Construction projects at Seattle-Tacoma International Airport continue to fly along. Amidst multiple efforts to upgrade nearly every facet of the airport—from ticketing areas to baggage conveyors and concourses to a new International Arrivals Facility—the latest project focuses on a $1.5 billion effort to modernize the S Concourse.
AECOM has been selected to lead the work at the seven-level, 350,000-sq-ft project. On July 21, a contract value of $35 million from the Port of Seattle was executed to lead program management on the project, currently in the design phase. The contract value will get updated once design is 60% complete, as funding for the project comes from commission approvals along the way.
Constructed in the early 1970s and long known as South Satellite, the airport’s main hub for international travelers hasn’t seen any updates since the 1980s. The Port of Seattle says the project will modernize and renovate the facility with enhanced structural and seismic systems to last an additional 50 years.
Named the S Concourse Evolution project, the effort includes modernizing building systems for operational and environmental efficiencies, adding earthquake resiliency that prioritizes seismic updates, design and amenities focused on comfort and additional space for restaurants, shops and lounges.
“SEA has been one of the fastest growing airports for a decade, mirroring the growth happening in the region,” Lance Lyttle, SEA managing director, says in a statement. “During peak periods our terminal is stretched to its max, making it a challenge to deliver the efficient, predictable experience that passengers deserve. To hit our efficiency and customer service goals we need to build up, modernize where we can and introduce new technology.”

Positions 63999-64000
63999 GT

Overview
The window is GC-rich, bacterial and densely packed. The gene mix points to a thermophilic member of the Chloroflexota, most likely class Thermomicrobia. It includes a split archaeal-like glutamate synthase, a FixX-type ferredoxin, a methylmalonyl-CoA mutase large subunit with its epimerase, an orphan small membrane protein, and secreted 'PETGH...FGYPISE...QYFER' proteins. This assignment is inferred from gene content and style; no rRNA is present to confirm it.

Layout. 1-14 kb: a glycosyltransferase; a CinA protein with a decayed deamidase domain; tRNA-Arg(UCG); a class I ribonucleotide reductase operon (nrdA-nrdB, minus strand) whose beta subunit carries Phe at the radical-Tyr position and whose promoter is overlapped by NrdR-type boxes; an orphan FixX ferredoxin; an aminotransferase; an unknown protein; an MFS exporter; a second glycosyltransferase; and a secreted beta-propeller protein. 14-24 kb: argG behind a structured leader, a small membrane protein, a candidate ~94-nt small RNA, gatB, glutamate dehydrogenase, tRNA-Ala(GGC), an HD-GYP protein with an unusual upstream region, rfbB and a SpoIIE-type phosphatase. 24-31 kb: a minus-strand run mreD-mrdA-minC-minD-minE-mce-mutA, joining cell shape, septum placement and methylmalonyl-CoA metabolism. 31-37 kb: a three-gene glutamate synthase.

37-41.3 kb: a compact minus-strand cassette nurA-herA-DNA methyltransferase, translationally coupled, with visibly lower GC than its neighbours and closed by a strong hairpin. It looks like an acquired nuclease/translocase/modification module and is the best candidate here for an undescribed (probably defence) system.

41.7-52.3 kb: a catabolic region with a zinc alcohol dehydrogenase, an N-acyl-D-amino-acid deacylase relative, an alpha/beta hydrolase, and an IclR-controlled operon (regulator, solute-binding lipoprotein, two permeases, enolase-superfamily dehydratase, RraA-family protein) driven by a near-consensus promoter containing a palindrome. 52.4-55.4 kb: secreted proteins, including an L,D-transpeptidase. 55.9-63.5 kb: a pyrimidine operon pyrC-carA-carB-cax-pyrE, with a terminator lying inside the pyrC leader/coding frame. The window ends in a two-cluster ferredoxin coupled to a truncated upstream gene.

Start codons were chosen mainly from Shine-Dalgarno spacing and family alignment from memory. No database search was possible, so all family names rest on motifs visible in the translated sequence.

AECOM will oversee design and engineering, working with design partner HOK on a combination of renovation and new construction. Jacobs was selected to offer project management services for the S Concourse project. The firm will focus on project controls, estimating and scheduling and advisory services.
Keith Hui, HOK’s regional leader for Aviation + Transportation, says the design strategy features the use of daylight, openness and creating a “unique sense of place.” The goal, he says, is to reduce stress on the traveler while creating a space that is intuitive to navigate.
Specific projects include redevelopment of the recently vacated Federal Inspection Services and Customs and Border Protection spaces no longer needed thanks to the new International Arrivals Facility into a duty-free shopping, dining and retail experience along with the reconfiguration of the concourse level for more efficient circulation. An expansion of the penthouse level will provide additional premium lounge space and upgraded structural systems through the addition of new gate pods.
Currently still early in the design phase, about 15% complete, construction authorization is scheduled for 2023 and the multi-phase timeline has an estimated completion in 2031.
In July, four teams were shortlisted for the general contractor on the project: Hensel Phelps, Hoffman Skanska Joint Venture, PCL Construction Services and Turner Walsh Partners.
Along with recent projects in the Central Terminal, N Concourse and IAF that created or modernized 1 million sq ft at the airport, plenty of projects remain at the property. A $4.6 billion capital investment in the 2023-2027 budget encompasses a swath of improvement including a $546 million SEA Gateway Project to modernize the check-in, ticketing and security checkpoints on the north end of the terminal and a Concourse A extension featuring new lounge space, a Baggage Optimization project updating nearly 10 miles of conveyor belts.
HOK is the designer of the SEA Gateway Project and also was part of the Concourse D Annex, which opened in 2018.